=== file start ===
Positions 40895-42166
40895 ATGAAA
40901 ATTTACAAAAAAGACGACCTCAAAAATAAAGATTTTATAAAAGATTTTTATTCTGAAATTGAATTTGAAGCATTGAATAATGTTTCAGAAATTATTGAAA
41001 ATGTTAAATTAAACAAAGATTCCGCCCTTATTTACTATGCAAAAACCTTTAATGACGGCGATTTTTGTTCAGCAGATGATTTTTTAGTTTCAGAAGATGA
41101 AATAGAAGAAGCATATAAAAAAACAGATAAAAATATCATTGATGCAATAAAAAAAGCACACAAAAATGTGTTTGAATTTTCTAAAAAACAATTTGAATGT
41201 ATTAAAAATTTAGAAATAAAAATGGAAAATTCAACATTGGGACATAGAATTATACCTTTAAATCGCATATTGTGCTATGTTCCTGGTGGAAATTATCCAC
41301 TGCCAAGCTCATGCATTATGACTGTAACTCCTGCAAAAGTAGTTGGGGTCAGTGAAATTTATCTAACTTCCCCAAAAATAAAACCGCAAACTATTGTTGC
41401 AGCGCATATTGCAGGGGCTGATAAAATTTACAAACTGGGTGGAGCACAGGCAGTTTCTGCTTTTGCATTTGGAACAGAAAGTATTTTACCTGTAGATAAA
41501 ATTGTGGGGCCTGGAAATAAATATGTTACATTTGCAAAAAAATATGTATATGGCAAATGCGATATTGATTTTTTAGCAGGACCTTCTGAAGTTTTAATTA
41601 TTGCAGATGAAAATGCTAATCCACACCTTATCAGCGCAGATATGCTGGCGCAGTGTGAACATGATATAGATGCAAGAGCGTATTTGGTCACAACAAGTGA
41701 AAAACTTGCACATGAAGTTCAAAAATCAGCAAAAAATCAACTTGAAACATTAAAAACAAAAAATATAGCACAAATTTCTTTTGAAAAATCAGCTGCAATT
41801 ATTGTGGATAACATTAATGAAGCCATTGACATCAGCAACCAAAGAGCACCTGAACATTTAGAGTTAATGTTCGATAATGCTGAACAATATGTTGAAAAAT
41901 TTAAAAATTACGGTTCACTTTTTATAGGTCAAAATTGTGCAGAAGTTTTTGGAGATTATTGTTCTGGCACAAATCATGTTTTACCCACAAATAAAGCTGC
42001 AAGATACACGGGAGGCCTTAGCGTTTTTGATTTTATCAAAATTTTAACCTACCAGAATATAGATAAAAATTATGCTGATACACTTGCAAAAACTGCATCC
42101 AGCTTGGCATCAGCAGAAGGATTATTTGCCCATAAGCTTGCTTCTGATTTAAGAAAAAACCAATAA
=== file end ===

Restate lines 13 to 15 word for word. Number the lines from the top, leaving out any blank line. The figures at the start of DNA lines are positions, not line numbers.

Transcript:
41901 TTAAAAATTACGGTTCACTTTTTATAGGTCAAAATTGTGCAGAAGTTTTTGGAGATTATTGTTCTGGCACAAATCATGTTTTACCCACAAATAAAGCTGC
42001 AAGATACACGGGAGGCCTTAGCGTTTTTGATTTTATCAAAATTTTAACCTACCAGAATATAGATAAAAATTATGCTGATACACTTGCAAAAACTGCATCC
42101 AGCTTGGCATCAGCAGAAGGATTATTTGCCCATAAGCTTGCTTCTGATTTAAGAAAAAACCAATAA